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Estate Plan Edge: Three things set your farm apart from other entities, and make your estate planning both different and important.

Curt Ferguson

January 3, 2023

4 Min Read

It is one of those days to stay inside. Out the window I am watching the snow and the temperature fall furiously. A day to contemplate. To remember growing up on the farm — watching my father optimistically over-extend, then battle against spiking interest rates, but eventually lose the family farm. Had a few things gone differently, I would be decades into a very different career. When I think back, I regret the pain Dad went through, but I am always inspired by how he moved on from being a farmer to a career serving farmers’ needs for feed and seed.

I don’t regret a thing. As Dad found, serving farmers is a special opportunity. Farmers are generally salt-of-the-earth people. Their estates and families are different from those of city folks. Not being judgmental here, not necessarily better or worse. But definitely different, and much more interesting.

Most people who do well in other fields accumulate money. Money is all the same. One dollar is no different from another. When those people think about their estate plan, they can just focus on figures: How many dollars should each heir get? Will estate taxes take some of those dollars? If so, that reduces the number of dollars to each heir. Oh well, the kids didn’t work for those dollars, so they should be grateful for any they receive.

Farm families are different in at least three important ways:

1. Unique estate. Your estate consists largely of something totally unique: Every tract of real estate is different from any other real estate. You and those who came before you took this piece of land and cared for it, nurtured it and improved it. Your ancestors didn’t dig stumps out of other property, but they did from this land. Since you acquired it, whether by purchase or inheritance, you increased its value while it was under your care.

The government may have mismanaged the economy so as to inflate land prices, but it didn’t make your property worth more. It still takes as many acres to provide for a family as it always did, maybe more than ever. Ironically, as the price of land goes up and the estate tax exemption doesn’t keep pace, government looks forward to increased rewards for its failures.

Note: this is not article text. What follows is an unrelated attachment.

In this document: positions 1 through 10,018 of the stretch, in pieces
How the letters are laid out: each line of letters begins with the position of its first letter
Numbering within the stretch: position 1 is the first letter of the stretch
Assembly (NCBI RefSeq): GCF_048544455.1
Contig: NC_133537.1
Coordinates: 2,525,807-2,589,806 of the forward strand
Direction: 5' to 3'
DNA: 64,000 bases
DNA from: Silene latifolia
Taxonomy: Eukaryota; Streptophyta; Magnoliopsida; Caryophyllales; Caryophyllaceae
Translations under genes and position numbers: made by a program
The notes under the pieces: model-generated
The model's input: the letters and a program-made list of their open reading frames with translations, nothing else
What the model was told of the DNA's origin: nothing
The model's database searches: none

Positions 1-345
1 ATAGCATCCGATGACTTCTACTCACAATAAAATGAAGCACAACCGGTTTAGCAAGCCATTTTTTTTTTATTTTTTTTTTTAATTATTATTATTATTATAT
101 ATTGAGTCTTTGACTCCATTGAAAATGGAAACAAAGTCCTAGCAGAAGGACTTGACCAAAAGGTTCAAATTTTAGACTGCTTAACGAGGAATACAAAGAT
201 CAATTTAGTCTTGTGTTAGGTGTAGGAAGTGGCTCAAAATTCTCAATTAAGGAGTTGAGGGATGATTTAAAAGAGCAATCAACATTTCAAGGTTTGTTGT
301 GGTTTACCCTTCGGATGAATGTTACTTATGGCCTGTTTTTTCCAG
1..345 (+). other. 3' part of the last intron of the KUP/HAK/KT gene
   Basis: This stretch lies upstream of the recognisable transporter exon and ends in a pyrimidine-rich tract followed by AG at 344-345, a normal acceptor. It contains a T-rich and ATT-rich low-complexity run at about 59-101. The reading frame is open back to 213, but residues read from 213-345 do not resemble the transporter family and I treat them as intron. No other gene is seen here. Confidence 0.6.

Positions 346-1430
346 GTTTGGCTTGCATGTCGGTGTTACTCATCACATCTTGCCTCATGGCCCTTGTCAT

2. Team effort. Another important difference between city folks and farmers is the way your estate was built. You are grateful for what your ancestors did, and you know what you have done, but you also recognize that some or all your children contributed significantly to the growth in value of your estate. They stayed around, worked hard and gave up other opportunities. Their love of the land, passion for farming and appreciation for country life helped you get through some tough stretches. Building the estate you now have was a team effort.

What if your estate is hit with estate tax? It’s not just a few of the dollars that the heirs won’t get. No, they will lose part of what they helped build. That just isn’t fair.

3. Fairness question. When city folks divide their money among their children who neither contributed to, nor have a stake in the direction of, those dollars, it is easy to simply say, “Divide it equally; that’s the fair way.” Estate planning for farm families is rarely like that. How you pass on your estate can destroy livelihoods, crush initiative and, worst of all, devastate family relationships. Or it can protect, reward and reinforce those things. Proceed with caution.

Basic legacy protection

Think of estate planning as a process of thoughtfully developing a vision for the future of your farm and family, carefully arranging your affairs now and identifying the steps to take during the rest of your life to make that vision become a reality, and then faithfully taking those steps as and when you should. Experienced professionals should help you and your family understand all the good you can accomplish, far beyond mere estate tax avoidance. Don’t control-from-the-grave anything that you don’t want to. But be sure to consider how you can protect the kids’ inheritance from catastrophes like lawsuits, failed marriages and estate tax laws that may be quite different by the time they are passing the farm to future generations.

The results will bless your family with a smooth transition highlighted by family harmony and provide a firm foundation for a lasting legacy.

Ferguson is an attorney who owns The Estate Planning Center in Salem, Ill. Learn more at

About the Author(s)

Curt Ferguson

Curt Ferguson is an attorney who owns The Estate Planning Center in Salem, Ill. Learn more at

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